Try to Hear About Krishna

Srila Prabhupada explains the significance of Parikshit Maharaja's first question to Shukadeva Goswami.

shri shuka uvacha
variyan esha te prashnah
krito loka-hitam nripa
atmavit-sammatah pumsam
shrotavyadishu yah parah

shrotavyadini rajendra
nrinam santi sahasrashah
apashyatam atma-tattvam
griheshu griha-medhinam

My Life as an Actor in ISKCON

A devotee in the UK reflects on his experiences in presenting Krishna consciousness through the medium of drama.

I come from a typically pious Gujarati family. My family moved from Kenya to the UK in the winter of 1969. I was seven years old and remember being greeted by snow and biting cold weather. Nonetheless, we adapted and began our new British way of life. But all that was to change in the summer of 1971. Call it fate, karma, or the guru’s mercy, but my eldest brother was handed a Back to Godhead magazine, and we soon found ourselves going to 7 Bury Place for the celebrated Hare Krishna Sunday feast.

Prabhupada: The Moments That Made His Movement

An overview of the life of the world's greatest modern exponent of India's matchless spiritual wisdom.

Lord Chaitanya Visits Vrindavan

Five hundred years ago, Lord Krishna returned to His eternal earthly home in His form as the Golden Avatar.

Chaitanya Mahaprabhu was always absorbed in thoughts of Sri Vrindavan, often enquiring in a deep devotional mood, "Where is Vrindavan?" On several occasions, His devotees, fearing separation from Him, diverted, discouraged, or dissuaded Him from visiting Vrindavan.

Transcendental Poetry and Muslim Poets

For centuries, Muslim poets have revealed their attraction to all-attractive Lord Krishna.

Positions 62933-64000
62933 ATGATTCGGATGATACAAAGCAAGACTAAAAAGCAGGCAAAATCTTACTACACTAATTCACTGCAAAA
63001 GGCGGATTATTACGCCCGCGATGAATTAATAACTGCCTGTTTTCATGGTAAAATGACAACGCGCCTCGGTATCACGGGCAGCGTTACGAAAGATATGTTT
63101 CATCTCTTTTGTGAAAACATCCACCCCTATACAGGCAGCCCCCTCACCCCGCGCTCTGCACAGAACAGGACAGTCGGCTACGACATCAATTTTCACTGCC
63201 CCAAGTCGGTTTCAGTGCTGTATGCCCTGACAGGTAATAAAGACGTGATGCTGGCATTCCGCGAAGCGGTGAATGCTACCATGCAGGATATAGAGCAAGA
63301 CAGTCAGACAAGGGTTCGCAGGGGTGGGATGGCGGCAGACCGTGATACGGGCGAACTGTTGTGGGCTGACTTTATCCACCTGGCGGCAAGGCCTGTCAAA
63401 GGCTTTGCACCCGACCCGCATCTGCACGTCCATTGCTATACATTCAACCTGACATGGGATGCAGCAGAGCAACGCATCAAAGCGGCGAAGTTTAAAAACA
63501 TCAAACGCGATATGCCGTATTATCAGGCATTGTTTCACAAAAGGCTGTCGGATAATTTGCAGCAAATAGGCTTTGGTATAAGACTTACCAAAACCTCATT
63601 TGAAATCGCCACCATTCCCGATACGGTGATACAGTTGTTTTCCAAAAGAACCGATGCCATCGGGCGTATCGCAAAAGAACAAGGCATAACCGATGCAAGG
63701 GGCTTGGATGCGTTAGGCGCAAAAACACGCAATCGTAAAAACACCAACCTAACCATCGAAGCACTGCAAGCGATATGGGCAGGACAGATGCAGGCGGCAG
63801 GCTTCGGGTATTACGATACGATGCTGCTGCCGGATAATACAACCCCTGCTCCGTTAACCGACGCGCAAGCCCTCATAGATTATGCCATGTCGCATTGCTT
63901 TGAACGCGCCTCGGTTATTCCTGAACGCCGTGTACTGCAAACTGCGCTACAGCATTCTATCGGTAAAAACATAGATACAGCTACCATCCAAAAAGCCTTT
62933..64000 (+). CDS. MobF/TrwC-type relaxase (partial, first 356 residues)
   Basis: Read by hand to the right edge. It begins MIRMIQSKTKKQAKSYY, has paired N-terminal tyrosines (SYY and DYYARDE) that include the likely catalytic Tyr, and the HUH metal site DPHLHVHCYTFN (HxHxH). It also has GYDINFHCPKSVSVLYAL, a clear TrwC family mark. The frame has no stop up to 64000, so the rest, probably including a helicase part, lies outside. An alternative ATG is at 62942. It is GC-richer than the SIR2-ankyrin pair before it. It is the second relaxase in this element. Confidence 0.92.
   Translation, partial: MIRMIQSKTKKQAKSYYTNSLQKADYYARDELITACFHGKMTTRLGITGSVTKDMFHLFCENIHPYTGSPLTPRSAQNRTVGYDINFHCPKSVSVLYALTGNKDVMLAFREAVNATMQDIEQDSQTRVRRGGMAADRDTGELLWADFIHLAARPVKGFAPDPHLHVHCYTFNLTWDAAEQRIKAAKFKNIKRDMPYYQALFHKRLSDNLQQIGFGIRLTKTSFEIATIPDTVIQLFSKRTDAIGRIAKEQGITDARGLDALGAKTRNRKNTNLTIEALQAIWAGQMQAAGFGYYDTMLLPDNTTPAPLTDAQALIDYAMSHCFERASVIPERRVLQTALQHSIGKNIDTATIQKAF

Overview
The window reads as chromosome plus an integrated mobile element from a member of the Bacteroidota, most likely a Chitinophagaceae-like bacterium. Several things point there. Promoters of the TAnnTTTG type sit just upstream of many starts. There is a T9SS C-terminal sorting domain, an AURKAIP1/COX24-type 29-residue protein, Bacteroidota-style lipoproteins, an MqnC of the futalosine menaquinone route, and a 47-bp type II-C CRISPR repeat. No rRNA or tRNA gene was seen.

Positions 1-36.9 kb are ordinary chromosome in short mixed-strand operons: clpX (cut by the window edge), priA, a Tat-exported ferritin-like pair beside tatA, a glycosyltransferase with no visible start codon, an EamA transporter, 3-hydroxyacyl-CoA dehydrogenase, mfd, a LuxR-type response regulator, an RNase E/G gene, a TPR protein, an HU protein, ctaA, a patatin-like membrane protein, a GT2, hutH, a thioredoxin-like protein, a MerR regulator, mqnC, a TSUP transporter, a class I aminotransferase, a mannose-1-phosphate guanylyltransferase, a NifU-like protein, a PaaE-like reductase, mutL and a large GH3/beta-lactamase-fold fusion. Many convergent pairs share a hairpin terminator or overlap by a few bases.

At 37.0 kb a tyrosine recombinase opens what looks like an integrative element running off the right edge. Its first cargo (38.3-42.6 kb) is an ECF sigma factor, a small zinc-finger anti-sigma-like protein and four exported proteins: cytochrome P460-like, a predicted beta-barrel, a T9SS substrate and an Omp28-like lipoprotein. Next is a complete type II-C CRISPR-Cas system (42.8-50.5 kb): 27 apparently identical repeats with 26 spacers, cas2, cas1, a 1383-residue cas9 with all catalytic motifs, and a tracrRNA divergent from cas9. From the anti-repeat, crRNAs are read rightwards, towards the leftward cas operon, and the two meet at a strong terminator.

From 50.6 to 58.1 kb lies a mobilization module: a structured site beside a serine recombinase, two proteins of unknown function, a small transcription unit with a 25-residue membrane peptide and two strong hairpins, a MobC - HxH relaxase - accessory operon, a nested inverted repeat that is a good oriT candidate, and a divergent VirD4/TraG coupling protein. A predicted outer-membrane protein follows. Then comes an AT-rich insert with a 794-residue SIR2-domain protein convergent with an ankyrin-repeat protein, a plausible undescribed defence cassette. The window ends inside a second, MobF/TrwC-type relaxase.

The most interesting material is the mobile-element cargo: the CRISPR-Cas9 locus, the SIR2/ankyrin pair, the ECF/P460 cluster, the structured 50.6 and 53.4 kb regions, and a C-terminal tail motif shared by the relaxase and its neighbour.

The Purpose of the Vedas

Citing the authority of Chaitanya Mahaprabhu, Srila Prabhupada explains the three stages of the Vedic teachings.

veda-shastra-kahe - 'sambandha', 'abhidheya', 'prayojana'
'krishna' - prapya sambandha, 'bhakti' - praptyera sadhana

Sprouting Bhakti on Campus

Many young South Africans are discovering Krishna consciousness through the Bhakti Yoga Society, which operates on five university campuses in Durban and conducts a popular annual retreat.

I see his mane of bobbing dreadlocks. Over one shoulder hangs a backpack with a button that reads “Proudly South African.” A giant psychology textbook tucked under his arm, he approaches the Westville campus hangout. I whip out a flyer, compelling him to stop.

“Dreadlocks” glances over the words “Mantra Meditation” and “Free Vegetarian Feast.” His eyes come alive. A bright white smile illuminates his dark skin.

The Sun Behind the Rainbow

For thirty years, the spiritual message radiating from the Sri Sri Radha-Radhanatha Temple of Understanding has helped unify a nation of various colors and cultures.

A rainbow never ceases to capture my eyes and dazzle my mind. It inspires thoughts of eternity and freedom, and even of another world beyond it. I am part of the diverse spectrum of people who make up the Rainbow Nation, a term for post-apartheid South Africa signifying peace and unity. Proposals for creating peace and unity in South Africa, however, are of limited value if based on material, rather than transcendental, vision.

3 Pillars of ISKCON Durban

With its thirty-two departments, the Sri Sri Radha-Radhanatha Temple of Understanding is well organized and efficient, thanks in large part to the involvement of a dedicated congregation.

I have just returned home after a festival at the temple and still feel the positive energy, warmth, and love shared among many friends who have now become more like family. As I entered the temple this evening, the sound of the conch shell resonated and an emphatic melody of devotional song permeated the air as the altar opened for the arati. The temple was packed, and the many friends around me clapped their hands, danced, and sang in glorification of Lord Chaitanya Mahaprabhu.

My Sources of Inspiration

Like many others before him, he moved from India to America to pursue his material dreams, but his meetings with Krishna's devotees convinced him to aspire for something much higher.

My alarm goes off at six thirty. It’s Sunday morning. I take a shower, put on my dhoti, kurta, and tilaka, and after chanting the Gayatri mantra drive to the temple, just a few blocks away.

The devotees are chanting the Brahma-samhita when I arrive. I join them until it’s time to cook Krishna’s breakfast, a service I have done for nine years now. I make split mung dal, kichari, and papadam, complemented with a fresh salad of seasonal fruit in organic yogurt.

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